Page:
The plaintiff represented Mrs. Carney in the action at law. She deeded the property in question to him, and about six months later, in May, 1925, the deed from Mrs. Carney to the plaintiff in this suit was recorded.

The case in equity was heard by a master. His report was confirmed and a final decree entered, declaring that the plaintiff had a good title to the premises which was unaffected by the sheriff's deed to the defendant Fulton and restraining him from making any claim or demand on said premises against the plaintiff, cancelling the deed from the

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deputy sheriff to Fulton, and ordering him to execute a deed to Frederick E. Shaw releasing all rights under the sheriff's deed. The plaintiff appealed.

The contention of the plaintiff is that, in levying on the property belonging to him there was a malicious abuse of legal process by the defendant for which the plaintiff was entitled to damages. The master found that the plaintiff suffered damages by the levy and sale of the property which had been conveyed to him by Mrs. Carney. An action for the abuse of process or the malicious use of process does not lie in the absence of malice. Lindsay v. Larned, 17 Mass. 190. Malone v. Belcher, 216 Mass. 209, 211. There was no finding by the master that Fulton was guilty of malice. Mrs. Carney was indebted to Fulton and his partners for labor and materials used in the construction of the building, and up to the time the action at law was dismissed they had a valid attachment on the real estate. There is nothing in the report to show that either Fulton or his partners had any ill will toward Mrs. Carney or the plaintiff in the present suit and there is no finding that Fulton acted from a malicious motive.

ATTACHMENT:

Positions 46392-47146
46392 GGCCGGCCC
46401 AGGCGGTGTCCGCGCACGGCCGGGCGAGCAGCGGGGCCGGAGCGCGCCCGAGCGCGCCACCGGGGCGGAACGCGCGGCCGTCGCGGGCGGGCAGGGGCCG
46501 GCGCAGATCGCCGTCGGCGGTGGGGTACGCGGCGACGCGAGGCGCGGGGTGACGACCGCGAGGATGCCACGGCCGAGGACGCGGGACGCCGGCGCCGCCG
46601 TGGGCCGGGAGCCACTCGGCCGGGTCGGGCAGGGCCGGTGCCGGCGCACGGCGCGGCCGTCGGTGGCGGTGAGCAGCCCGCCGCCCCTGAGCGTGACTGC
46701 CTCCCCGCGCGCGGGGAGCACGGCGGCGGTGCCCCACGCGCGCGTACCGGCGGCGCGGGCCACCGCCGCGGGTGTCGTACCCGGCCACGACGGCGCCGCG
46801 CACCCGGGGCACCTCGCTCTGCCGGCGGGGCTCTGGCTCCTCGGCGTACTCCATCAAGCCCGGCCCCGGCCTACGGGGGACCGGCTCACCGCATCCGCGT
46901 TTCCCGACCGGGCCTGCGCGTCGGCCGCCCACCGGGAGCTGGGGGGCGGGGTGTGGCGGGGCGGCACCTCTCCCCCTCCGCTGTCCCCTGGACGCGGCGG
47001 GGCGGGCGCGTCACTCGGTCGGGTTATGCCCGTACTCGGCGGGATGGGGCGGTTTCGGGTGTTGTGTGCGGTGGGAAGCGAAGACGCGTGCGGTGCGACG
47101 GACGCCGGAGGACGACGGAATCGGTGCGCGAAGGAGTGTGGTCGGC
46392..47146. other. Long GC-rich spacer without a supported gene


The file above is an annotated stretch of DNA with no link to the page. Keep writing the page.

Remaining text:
In Johnson v. Reed,, 136 Mass. 421, 423, it was said "the common-law action for abusing legal process is confined to a use of process for the purpose of compelling the defendant to do some collateral thing, which he could not lawfully be compelled to do." White v. Apsley Rubber Co. 194 Mass. 97. There was no such abuse here; there was no attempt on the part of Fulton or his partners to use the process for purposes of extortion, to injure the owner of the land, or to prevent a sale of the property. Wood v. Graves, 144 Mass. 365.

The contractors had a valid judgment against Mrs. Carney. When their action was brought they apparently knew that the record title was in her name. They had no actual notice that the title had been transferred and the deed recorded in the name of the plaintiff in the present suit. They had constructive notice by the recording of the deed, but there is no finding they had actual notice that the title was in the name of the plaintiff. See Piantadori v. Nally, 233 Mass. 158. From all that appears in the report of the master the defendant

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was acting in good faith and was honestly mistaken in supposing there was no change in the title. Malice or wilfullness in the use of process or its abuse could not be inferred from a mere mistake. Williams v. Eastman, 208 Mass. 579. All that is shown is that the defendant and his partners had a debt against Mrs. Carney which they were trying to collect, without actual knowledge that the property on which they levied no longer belonged to the debtor.

There is nothing in Gott v. Pulsifer, 122 Mass. 235, in conflict with what has been said.

It follows that the plaintiff cannot recover damages. The decree gave him full protection and it is affirmed.

Ordered accordingly.